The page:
Ithaca, N.Y. — A nearly decade-old lawsuit brought by eight Ithaca High School students over censorship has ended, with more of a whimper than a bang, but perhaps a moral victory for the students.
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U.S. District Court Judge Norman Mordue in Syracuse dismissed the case Oct. 23, according to the Student Press Law Center, because the students had graduated and the publications guidelines that were at issue had been been scrapped and replaced.
What the judge did not rule on — the core question of the case — was whether the 2005 guidelines at Ithaca High School were unconstitutional in imposing prior restraints on free speech of the students. An updated version of publications guidelines in 2009 weakened some of those restraints. That could be the moral victory.
The case began with a racy satirical cartoon that staff of the student publication “The Tattler” planned to run about sex education in health classes. The paper’s adviser pulled it, the students created an off-campus alternative paper in order to publish it along with material critical of the administration — and the district wouldn’t allow its distribution in the school.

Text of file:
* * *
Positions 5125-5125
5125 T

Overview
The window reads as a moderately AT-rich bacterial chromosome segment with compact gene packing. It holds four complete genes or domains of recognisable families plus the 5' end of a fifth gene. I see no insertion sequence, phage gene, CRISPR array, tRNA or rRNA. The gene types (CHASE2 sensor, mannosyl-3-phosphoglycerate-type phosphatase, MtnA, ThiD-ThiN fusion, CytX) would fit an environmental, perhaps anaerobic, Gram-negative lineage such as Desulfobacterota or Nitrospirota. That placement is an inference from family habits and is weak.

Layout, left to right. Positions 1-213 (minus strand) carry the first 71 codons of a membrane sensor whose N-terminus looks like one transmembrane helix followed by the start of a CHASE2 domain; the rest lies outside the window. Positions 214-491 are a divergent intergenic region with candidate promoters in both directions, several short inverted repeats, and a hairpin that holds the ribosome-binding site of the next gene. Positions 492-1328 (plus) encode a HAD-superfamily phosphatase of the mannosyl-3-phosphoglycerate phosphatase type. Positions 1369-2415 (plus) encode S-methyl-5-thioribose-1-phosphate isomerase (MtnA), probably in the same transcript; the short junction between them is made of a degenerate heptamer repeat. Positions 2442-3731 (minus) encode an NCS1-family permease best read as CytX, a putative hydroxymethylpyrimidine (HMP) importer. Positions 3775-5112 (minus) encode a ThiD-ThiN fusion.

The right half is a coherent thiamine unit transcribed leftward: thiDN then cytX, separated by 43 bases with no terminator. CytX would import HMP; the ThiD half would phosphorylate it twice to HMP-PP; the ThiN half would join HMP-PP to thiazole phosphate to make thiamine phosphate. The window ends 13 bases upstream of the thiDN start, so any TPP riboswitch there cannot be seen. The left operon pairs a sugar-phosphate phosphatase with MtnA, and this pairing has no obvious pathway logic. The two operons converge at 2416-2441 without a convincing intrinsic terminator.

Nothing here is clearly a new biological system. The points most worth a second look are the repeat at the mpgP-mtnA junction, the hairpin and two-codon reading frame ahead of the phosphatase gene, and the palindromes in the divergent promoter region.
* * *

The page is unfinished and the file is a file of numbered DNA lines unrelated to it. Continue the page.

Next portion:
Eight student editors of The Tattler then decided to sue. Ithaca lawyer Raymond Schlather represented them.
“It would have been better for everybody to have a judicial declaration that the old guidelines were in fact constitutionally infirm and then a permanent injunction against those guidelines and anything close to it,” Schlather told SPLC.
Gregg Johnson, the school district’s attorney, told SPLC that the dismissal by Judge Mordue represented “procedural resolution of two claims that, at this point, are moot and meaningless.”
The Voice will be providing more coverage of “The Tattler” case later today.